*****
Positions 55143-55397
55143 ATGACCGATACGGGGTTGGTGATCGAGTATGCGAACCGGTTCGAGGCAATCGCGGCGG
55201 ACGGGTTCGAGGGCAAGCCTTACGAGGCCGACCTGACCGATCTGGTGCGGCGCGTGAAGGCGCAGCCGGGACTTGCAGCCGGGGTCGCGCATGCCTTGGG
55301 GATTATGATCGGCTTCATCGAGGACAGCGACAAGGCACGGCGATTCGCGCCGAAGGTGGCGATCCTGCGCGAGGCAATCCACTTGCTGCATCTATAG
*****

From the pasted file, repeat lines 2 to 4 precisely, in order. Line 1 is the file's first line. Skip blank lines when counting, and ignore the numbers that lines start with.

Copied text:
55143 ATGACCGATACGGGGTTGGTGATCGAGTATGCGAACCGGTTCGAGGCAATCGCGGCGG
55201 ACGGGTTCGAGGGCAAGCCTTACGAGGCCGACCTGACCGATCTGGTGCGGCGCGTGAAGGCGCAGCCGGGACTTGCAGCCGGGGTCGCGCATGCCTTGGG
55301 GATTATGATCGGCTTCATCGAGGACAGCGACAAGGCACGGCGATTCGCGCCGAAGGTGGCGATCCTGCGCGAGGCAATCCACTTGCTGCATCTATAG